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Troubling History Emerges About Historic Organ Recipient

'Washington Post' reports on his criminal past and the medical ethics at play
By John Johnson,  Newser Staff
Posted Jan 13, 2022 1:04 PM CST
Troubling History Emerges About Historic Organ Recipient
In this photo provided by the University of Maryland School of Medicine, Dr. Bartley Griffith takes a selfie with patient David Bennett Sr. in Baltimore.   (Dr. Bartley Griffith/University of Maryland School of Medicine via AP)

(Newser) – Doctors at the University of Maryland Medical Center made big headlines this week with the first-ever transplant of a genetically modified pig heart into a human. But all that attention has brought to a light a troubling aspect of the patient's past: He once nearly killed a man by stabbing him seven times in a bar, reports the Washington Post. David Bennett Sr., 57, served about five years in prison for the 1988 stabbing of 22-year-old Edward Shumaker. The story explores the ethics surrounding the selection of organ recipients, as summed up by Shumaker's sister, Leslie Shumaker Downey: "I wish, in my opinion, it had gone to a deserving recipient.”

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Edward Shumaker survived the attack but was left paralyzed and died of stroke in 2005 at age 40. Bennett is "being given another shot at life,” says Downey. “But my brother Ed wasn’t given a shot at life. Ed was given a death sentence.” However, the Post notes that the general view of medical ethicists is that a person's criminal background should have no bearing on worthiness as a recipient. “The key principle in medicine is to treat anyone who is sick, regardless of who they are,” says Arthur Caplan, a bioethics professor at New York University.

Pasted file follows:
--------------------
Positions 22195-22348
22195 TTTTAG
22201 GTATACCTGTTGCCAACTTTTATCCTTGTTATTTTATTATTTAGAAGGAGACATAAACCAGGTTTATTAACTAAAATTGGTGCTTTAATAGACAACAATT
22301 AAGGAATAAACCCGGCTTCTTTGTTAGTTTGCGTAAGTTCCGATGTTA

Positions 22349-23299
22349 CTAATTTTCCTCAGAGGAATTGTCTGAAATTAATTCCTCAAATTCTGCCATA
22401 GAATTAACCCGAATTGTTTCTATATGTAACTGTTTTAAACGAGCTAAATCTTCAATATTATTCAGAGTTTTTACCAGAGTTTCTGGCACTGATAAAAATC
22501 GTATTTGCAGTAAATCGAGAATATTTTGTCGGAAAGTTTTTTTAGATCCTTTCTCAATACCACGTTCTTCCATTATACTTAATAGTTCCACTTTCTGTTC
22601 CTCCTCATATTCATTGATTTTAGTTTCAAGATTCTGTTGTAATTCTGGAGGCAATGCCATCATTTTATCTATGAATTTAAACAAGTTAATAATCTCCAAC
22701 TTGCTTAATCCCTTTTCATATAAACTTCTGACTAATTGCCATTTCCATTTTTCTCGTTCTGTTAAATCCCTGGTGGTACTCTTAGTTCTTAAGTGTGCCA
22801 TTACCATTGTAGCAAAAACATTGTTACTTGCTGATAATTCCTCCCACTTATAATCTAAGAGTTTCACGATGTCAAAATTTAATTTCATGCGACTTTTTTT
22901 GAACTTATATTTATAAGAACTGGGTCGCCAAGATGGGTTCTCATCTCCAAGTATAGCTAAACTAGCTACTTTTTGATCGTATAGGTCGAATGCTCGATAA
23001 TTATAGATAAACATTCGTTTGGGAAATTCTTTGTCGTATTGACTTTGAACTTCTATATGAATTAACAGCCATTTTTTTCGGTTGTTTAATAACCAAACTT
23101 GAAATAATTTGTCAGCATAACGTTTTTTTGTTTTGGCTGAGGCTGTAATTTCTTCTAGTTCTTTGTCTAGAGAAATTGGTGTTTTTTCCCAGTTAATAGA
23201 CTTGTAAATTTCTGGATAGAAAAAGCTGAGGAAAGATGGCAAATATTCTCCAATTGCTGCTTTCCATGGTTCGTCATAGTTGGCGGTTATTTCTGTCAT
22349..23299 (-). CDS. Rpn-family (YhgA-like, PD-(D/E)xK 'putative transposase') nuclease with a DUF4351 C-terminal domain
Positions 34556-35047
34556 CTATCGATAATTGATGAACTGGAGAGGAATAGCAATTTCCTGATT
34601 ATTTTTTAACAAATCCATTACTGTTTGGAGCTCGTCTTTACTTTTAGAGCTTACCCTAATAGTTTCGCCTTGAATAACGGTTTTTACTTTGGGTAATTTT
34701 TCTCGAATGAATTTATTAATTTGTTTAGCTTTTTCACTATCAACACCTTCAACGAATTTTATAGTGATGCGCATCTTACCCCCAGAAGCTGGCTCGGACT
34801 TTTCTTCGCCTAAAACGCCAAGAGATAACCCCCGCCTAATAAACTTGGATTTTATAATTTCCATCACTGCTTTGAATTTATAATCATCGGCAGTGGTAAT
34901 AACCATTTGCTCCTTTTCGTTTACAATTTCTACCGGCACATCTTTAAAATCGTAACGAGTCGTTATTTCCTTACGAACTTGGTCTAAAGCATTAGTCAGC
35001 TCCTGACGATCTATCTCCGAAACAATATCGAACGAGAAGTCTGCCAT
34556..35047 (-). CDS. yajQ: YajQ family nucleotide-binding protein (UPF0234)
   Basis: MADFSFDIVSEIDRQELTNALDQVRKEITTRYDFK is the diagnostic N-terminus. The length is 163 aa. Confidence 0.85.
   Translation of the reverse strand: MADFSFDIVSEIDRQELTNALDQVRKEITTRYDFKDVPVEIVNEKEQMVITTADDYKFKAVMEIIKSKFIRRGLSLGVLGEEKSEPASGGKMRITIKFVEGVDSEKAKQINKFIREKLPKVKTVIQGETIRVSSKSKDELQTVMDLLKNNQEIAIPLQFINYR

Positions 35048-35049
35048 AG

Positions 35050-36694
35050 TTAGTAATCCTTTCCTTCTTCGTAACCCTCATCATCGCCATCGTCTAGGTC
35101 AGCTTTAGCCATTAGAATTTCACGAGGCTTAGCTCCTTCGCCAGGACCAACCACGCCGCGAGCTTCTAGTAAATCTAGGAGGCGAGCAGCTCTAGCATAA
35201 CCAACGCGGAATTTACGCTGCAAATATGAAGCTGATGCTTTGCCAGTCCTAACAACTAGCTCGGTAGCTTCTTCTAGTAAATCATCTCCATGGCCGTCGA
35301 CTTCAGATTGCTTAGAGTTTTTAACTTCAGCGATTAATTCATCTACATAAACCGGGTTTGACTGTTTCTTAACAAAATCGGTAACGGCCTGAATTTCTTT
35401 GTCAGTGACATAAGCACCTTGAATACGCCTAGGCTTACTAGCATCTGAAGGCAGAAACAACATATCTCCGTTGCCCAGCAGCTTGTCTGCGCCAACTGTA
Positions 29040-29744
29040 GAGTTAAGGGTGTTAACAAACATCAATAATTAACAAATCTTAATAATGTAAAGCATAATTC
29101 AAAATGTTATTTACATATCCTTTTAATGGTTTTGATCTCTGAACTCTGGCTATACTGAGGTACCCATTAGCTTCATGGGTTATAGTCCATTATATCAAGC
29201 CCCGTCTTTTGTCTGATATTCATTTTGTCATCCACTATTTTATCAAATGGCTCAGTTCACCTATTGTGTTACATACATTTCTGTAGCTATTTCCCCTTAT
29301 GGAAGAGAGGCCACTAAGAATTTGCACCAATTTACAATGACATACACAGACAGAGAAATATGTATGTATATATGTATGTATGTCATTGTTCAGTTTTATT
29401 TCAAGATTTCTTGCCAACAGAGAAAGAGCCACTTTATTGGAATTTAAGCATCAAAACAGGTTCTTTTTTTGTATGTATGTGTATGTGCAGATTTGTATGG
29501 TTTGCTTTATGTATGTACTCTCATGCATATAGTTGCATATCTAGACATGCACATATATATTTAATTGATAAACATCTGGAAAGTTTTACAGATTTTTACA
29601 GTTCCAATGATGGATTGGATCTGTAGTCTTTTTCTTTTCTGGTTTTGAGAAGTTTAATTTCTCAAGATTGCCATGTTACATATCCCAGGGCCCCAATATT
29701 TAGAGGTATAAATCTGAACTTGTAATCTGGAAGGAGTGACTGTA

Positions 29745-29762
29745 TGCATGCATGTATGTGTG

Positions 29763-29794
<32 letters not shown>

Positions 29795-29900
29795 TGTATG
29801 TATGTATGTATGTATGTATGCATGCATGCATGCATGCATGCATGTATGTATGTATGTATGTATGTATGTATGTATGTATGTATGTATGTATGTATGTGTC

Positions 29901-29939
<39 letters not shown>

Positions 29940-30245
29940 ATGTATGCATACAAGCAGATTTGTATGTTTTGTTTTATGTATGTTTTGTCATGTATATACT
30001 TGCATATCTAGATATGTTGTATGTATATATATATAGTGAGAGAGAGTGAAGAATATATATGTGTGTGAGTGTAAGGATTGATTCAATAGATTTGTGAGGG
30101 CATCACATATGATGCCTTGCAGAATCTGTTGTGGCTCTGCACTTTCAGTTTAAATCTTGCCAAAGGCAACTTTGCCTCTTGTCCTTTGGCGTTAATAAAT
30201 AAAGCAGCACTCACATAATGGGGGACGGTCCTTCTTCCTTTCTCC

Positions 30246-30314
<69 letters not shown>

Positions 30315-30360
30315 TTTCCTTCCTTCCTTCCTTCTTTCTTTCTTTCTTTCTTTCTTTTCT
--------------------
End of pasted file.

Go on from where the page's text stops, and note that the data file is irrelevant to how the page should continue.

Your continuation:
The medical center in Baltimore where the procedure took place voiced a similar sentiment, though it is not saying whether it knew of Bennett's past. “This patient came to us in dire need, and a decision was made about his transplant eligibility based solely on his medical records," it says in a statement. Meanwhile, the Wall Street Journal explores a better ramification of the surgery—the possibility that future transplants of this nature could dramatically shorten the waiting time for donor recipients. “We have crossed the Rubicon,” says Dr. Robert Montgomery of the NYU Langone Transplant Institute. “We are trying to make sense of it and where to go next.” (Read more organ transplants stories.)

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